Before Straus Park (http://wirednewyork.com/forum/showthread.php?p=259441) was named in 1913, this area at W107th was called Bloomingdale Square. A 19th century village also centered here, and this part of the Upper West Side is generally the only place where the name survives. The NYPL library branch is called Bloomingdale.

http://img145.imageshack.us/img145/9529/bloomingdalerd03rb8.jpg


Looking north at W108th St, Broadway, now aligned with West End Ave, turns again to conform to the grid. The Bloomingdale Road turned to the left between the two large buildings.

http://img145.imageshack.us/img145/2315/bloomingdalerd04bb0.jpg


The Bloomingdale Road ran along the present Riverside Drive up to W116th St, where it turns east.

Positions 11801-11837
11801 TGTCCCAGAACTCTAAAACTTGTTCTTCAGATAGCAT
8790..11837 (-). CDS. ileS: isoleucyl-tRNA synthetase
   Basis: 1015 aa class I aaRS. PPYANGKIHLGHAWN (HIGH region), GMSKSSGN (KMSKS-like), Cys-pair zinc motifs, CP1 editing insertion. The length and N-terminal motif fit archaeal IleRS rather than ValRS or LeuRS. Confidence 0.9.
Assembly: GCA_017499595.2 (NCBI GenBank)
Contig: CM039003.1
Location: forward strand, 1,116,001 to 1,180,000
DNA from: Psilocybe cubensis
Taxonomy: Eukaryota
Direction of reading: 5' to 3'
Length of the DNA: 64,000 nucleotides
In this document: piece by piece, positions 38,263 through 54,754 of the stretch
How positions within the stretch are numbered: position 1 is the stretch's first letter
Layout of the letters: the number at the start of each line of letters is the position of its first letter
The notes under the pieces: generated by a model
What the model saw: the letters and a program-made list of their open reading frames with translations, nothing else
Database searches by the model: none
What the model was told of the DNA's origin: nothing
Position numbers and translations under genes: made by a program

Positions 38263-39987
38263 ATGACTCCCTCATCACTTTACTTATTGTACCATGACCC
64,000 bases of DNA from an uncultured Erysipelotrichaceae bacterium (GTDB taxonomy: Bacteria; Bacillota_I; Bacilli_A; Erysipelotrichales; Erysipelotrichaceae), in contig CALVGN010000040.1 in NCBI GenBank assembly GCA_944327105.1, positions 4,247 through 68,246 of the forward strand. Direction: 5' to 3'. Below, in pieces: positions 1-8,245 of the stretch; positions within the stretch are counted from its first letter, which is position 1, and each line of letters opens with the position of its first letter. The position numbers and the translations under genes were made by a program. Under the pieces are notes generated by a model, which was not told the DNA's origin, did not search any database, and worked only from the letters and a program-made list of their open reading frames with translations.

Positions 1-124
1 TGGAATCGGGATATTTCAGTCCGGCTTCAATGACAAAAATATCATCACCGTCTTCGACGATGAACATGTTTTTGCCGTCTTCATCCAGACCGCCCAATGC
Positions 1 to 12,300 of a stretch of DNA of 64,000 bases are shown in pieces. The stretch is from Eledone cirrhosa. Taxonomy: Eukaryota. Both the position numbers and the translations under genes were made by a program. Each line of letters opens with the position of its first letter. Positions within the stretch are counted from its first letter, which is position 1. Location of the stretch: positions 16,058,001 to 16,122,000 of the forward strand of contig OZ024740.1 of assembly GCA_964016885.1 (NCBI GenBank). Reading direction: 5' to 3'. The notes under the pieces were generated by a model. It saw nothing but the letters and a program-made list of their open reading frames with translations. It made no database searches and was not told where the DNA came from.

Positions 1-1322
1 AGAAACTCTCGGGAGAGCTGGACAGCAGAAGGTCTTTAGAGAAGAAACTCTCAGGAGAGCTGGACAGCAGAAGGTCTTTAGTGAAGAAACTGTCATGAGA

http://img113.imageshack.us/img113/570/bloomingdalerd03gbi6.jpg

It heads down the hill and crosses W125th St (old Manhattan St to Harlem Village). The two green segments are surviving remnants of the road, called Old Broadway.
http://img517.imageshack.us/img517/7716/bloomingdalerd04gdm2.jpg

It follows the path of Hamilton Pl, ending at St Nicholas Ave & W147th St (shown in blue).
http://img517.imageshack.us/img517/284/bloomingdalerd05ggx2.jpg



St Nicholas Ave is another pre-grid important road, called the Kingsbridge Road. It was a branch off the Boston Post Road (light blue). and originated just north of McGowan's Pass.

http://images.nypl.org/index.php?id=800210&t=w

http://img517.imageshack.us/img517/3512/bloomingdalerd08gta5.jpg


From W110th to W123rd St, St Nicholas was known as Harlem Lane.

http://img517.imageshack.us/img517/8982/bloomingdalerd09gtt9.jpg

http://img517.imageshack.us/img517/8744/bloomingdalerd10gag8.jpg

http://img517.imageshack.us/img517/8744/bloomingdalerd10gag8.jpg